“Welcome Tim. Great to see you today. Are you ready to begin your Wii yoga lesson?” The lilting words emanated from the sound system of my television a few years ago. And there I was... geared up in a t-shirt, boxer shorts and shoes... yes, shoes. I know, I know... no rightfully respected yogi or yogini wears shoes to practice yoga. But I didn’t know that then (and who knows maybe it’s a whole new statement to be made). And at the moment in time, they offered me stability and more support for my weak ankles. I could rock out the tree pose like no body’s business. And the boxer shorts... well, it was in my basement on a Monday morning... they were comfy.
And here I am today... a teacher of yoga after two years after moving to Vancouver and discovering more about alignment, anatomically connective tissues, fascia and deep front lines. Gone, are the days of watching the little red dot wavering erratically in a larger yellow circle and having a pinging timer keep track of my stability and length of the pose. Gone are the running shoes, but I do still practice in my underwear sometimes. Hey, they’re comfortable AND they keep things where they’re supposed to be.
After a while of actually joining in on group classes of hot yoga, as my first introduction to the Vancouver yoga world, and now teaching the slow practices of yoga, Yin and Restorative, I see and feel the benefits greatly. Being a part of a group of people that are there to not only feel differently, physically and mentally and emotionally, but to share in a group event of support and camaraderie. We all have the tools and avenues of practicing yoga on our own time, in our own homes, in our own attire... but we also have these beautiful avenues that draw people together into a community as well.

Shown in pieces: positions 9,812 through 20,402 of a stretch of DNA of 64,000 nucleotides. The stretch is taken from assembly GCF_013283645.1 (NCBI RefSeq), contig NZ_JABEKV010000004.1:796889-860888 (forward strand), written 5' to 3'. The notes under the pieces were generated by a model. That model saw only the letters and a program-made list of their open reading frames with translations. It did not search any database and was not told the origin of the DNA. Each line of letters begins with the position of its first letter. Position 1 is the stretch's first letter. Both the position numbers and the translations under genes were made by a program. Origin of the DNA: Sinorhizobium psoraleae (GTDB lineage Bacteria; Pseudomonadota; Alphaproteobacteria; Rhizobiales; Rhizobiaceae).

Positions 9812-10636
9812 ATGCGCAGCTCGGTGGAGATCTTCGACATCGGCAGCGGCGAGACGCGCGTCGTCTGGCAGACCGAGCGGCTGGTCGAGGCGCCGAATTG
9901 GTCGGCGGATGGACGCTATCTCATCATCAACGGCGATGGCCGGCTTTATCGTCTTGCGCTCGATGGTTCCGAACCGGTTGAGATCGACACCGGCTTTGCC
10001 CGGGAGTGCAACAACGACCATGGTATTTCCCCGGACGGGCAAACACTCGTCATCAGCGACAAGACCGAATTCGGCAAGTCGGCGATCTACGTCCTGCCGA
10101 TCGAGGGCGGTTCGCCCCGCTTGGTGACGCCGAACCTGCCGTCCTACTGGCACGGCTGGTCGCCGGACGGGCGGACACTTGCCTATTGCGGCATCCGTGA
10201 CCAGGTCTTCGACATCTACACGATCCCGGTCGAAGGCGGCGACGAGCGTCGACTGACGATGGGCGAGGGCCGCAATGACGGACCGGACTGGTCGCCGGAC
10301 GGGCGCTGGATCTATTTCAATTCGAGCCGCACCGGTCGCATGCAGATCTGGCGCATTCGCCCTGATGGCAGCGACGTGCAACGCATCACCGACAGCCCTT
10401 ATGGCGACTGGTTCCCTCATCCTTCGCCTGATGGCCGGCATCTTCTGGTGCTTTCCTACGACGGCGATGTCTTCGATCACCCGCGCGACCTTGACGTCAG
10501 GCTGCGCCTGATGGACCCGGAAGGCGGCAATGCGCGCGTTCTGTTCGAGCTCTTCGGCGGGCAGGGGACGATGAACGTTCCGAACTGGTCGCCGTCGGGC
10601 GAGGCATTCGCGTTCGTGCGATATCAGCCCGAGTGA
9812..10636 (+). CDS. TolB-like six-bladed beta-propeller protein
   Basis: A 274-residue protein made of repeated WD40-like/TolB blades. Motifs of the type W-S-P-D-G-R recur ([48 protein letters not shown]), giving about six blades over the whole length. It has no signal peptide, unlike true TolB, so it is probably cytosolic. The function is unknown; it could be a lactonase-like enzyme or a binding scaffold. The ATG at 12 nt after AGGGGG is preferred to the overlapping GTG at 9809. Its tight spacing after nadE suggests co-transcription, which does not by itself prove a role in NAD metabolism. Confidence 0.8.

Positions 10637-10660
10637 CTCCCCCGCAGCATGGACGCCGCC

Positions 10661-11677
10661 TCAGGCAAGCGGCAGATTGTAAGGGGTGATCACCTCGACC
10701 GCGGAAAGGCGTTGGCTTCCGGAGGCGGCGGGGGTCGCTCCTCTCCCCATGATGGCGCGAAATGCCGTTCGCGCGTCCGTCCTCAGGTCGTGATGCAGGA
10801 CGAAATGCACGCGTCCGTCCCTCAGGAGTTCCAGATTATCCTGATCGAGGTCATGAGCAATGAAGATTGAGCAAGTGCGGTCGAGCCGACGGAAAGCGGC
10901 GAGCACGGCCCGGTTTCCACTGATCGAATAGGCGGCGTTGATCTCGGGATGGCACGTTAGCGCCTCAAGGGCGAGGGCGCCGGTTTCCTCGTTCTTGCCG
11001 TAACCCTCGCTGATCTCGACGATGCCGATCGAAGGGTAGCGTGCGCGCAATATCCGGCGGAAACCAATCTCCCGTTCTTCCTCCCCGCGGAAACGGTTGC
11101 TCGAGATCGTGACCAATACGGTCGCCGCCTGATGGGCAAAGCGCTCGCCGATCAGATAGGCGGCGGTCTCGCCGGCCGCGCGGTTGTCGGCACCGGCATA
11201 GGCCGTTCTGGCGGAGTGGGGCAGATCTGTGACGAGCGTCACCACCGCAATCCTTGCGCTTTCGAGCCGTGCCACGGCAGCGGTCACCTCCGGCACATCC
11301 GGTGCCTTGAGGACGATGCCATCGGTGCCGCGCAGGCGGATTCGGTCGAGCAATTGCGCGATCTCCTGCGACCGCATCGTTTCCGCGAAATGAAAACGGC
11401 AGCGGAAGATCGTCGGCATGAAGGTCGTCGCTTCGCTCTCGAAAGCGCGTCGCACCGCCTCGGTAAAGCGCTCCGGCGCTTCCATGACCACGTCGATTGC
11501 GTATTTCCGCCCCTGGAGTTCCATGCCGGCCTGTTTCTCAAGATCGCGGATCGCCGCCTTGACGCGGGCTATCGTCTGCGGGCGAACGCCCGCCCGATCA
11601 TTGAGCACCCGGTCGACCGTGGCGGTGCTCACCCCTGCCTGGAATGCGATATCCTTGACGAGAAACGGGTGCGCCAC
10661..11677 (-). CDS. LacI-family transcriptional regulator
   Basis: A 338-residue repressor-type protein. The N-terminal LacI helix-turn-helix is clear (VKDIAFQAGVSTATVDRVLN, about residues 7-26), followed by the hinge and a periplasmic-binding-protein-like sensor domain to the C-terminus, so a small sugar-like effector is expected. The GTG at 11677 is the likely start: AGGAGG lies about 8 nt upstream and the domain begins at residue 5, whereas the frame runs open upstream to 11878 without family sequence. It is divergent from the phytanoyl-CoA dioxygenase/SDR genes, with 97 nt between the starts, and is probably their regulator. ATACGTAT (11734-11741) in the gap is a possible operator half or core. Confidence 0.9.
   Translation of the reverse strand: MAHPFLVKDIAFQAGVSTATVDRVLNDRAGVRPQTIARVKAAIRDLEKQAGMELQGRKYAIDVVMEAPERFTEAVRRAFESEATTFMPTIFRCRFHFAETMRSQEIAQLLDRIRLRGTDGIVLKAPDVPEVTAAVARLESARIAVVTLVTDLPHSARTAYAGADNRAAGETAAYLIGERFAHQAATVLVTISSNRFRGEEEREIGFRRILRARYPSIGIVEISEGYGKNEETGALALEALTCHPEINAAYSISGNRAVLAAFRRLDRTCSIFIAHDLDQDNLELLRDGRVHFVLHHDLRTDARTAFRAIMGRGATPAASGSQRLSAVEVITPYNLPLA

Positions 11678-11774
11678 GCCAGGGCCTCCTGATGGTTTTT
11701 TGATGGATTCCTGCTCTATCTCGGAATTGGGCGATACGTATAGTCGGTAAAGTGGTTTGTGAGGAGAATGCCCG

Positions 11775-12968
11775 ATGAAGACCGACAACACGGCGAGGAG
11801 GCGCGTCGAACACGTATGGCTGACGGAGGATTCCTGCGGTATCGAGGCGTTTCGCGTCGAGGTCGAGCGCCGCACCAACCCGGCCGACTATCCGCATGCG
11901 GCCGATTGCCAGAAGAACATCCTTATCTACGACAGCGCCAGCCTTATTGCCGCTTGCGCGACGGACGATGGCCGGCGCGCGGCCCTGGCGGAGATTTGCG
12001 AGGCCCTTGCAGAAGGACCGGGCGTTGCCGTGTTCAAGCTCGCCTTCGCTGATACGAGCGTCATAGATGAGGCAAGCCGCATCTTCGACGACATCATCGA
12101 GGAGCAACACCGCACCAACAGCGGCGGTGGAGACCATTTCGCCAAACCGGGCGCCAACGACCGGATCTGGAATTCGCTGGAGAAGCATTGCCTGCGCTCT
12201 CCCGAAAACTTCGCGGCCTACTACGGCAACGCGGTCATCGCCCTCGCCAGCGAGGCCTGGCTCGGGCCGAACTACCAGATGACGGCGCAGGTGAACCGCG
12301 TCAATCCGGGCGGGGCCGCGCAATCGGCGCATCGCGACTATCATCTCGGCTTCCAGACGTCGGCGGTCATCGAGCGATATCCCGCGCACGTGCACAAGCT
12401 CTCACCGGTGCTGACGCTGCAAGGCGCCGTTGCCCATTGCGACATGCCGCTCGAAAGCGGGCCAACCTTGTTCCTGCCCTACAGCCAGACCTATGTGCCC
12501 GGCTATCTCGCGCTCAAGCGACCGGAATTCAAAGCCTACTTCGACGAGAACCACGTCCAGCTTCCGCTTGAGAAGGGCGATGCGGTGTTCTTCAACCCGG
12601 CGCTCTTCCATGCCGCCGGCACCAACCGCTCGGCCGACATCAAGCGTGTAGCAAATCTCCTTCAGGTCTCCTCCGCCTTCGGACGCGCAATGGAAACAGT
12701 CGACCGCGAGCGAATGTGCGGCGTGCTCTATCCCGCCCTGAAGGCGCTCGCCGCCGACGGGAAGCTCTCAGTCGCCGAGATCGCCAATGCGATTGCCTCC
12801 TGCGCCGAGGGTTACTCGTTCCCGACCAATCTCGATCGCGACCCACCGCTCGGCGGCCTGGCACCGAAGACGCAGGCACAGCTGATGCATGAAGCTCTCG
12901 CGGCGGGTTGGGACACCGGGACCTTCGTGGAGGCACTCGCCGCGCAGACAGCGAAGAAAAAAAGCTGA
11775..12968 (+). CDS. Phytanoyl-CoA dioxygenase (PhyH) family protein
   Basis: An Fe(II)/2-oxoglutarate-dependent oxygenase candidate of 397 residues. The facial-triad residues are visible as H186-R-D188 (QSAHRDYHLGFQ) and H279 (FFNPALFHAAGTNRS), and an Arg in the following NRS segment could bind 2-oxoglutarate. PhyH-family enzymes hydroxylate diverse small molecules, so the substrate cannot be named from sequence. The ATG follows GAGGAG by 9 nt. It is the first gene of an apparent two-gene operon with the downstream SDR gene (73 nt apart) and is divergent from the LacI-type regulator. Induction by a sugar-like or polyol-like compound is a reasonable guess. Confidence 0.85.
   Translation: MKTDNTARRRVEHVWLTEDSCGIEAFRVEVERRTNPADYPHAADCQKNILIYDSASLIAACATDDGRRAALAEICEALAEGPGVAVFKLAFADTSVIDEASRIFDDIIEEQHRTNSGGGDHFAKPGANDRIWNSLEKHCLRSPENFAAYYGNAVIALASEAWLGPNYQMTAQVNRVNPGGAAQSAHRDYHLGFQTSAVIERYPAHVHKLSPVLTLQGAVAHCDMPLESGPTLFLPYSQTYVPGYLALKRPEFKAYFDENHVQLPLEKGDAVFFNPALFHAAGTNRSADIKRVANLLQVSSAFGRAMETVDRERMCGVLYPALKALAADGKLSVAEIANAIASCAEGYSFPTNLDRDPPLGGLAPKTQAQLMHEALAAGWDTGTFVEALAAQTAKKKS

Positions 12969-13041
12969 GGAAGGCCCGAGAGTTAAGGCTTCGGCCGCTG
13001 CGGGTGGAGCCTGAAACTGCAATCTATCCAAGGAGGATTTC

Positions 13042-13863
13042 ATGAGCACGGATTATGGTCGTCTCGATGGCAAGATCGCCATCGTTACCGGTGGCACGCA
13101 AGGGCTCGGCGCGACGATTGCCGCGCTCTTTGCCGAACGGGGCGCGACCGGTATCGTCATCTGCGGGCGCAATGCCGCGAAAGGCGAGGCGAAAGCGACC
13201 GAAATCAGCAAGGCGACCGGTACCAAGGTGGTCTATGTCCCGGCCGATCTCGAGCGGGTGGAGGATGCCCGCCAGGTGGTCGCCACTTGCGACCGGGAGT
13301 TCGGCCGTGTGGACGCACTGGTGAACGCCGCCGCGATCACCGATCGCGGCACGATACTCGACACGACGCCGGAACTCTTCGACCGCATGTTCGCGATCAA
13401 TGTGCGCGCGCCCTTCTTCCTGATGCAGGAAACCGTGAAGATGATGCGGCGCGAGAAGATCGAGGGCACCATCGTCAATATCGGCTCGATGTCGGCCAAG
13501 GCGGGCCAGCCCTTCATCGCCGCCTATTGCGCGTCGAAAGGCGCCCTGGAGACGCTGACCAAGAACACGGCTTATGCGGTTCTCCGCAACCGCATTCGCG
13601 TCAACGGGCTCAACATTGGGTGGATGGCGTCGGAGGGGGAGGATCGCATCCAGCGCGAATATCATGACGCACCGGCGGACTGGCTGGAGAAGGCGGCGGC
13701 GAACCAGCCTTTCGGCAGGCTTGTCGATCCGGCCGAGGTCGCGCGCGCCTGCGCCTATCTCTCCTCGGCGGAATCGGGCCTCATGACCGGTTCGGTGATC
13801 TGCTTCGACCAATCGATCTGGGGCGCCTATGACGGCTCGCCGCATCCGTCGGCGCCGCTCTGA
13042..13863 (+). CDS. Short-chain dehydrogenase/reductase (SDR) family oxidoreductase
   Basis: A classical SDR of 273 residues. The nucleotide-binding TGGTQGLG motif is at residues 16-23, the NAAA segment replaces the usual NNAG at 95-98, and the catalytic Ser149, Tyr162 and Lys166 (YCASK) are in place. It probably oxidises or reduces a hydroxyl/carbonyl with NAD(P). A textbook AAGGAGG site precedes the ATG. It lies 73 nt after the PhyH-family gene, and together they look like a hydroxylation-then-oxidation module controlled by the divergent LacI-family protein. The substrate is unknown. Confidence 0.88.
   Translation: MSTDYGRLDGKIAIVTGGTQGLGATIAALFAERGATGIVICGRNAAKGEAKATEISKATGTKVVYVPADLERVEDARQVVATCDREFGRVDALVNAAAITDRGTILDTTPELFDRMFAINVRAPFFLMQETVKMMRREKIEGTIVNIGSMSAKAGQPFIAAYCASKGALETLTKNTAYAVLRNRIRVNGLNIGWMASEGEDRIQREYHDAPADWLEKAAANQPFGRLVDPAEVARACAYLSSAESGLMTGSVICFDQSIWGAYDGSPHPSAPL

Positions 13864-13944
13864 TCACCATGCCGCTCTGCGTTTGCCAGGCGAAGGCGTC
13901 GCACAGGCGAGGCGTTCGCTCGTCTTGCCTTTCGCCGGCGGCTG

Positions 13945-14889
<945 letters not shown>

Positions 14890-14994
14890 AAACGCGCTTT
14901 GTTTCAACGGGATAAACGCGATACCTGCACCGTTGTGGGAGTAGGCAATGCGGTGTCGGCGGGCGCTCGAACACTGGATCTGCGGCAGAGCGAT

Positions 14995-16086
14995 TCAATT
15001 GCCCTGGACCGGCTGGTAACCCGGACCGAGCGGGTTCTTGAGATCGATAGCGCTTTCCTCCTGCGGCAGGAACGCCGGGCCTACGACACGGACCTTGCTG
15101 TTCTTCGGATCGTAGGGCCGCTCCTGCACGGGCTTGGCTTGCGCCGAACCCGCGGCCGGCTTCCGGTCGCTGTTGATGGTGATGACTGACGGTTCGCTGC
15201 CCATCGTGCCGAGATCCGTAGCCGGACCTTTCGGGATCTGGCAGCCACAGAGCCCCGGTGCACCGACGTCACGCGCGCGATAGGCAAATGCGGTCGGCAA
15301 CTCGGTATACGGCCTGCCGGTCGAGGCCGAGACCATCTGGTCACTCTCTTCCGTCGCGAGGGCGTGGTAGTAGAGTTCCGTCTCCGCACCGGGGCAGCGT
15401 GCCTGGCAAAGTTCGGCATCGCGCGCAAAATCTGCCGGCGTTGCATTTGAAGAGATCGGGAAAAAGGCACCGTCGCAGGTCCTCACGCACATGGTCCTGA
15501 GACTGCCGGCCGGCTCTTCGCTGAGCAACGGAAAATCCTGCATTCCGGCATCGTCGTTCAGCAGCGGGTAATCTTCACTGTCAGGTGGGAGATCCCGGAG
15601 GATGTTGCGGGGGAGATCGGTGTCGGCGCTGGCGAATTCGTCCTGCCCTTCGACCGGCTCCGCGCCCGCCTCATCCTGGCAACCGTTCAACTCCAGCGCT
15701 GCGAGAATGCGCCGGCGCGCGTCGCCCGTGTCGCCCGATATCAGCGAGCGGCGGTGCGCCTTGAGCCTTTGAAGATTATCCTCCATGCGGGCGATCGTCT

When I reach back to those memories of hearing my Wii coach guide me into a pose and giving me a “Way to go Tim” when I did something well, I relate a lot to how classes are taught today. How we can create a greater sense of inclusion for those people that have never tried yoga before. We go back to those moments and feelings of insecurity and fear... am I doing this pose right, am I feeling the way I’m supposed to be feeling, did I put on my good underwear today... just in case the elastic band is showing over my shorts. We all get to start somewhere and share our knowledge of “coming out as a newbie yogi”. If we don’t share what we enjoy doing... we probably won’t be doing it much more in the future.
So if you don’t have the matching water bottle, mat, fingernail polish and outfit - don’t worry. If you’re downward facing dog is looking a little tired and boxy... rock it out to the best of you can do. Practice makes better and the more you get to practice something you love, the more you’ll want to play and get involved with an amazing community of yogis...
...who all started from somewhere. Maybe even on a Wii.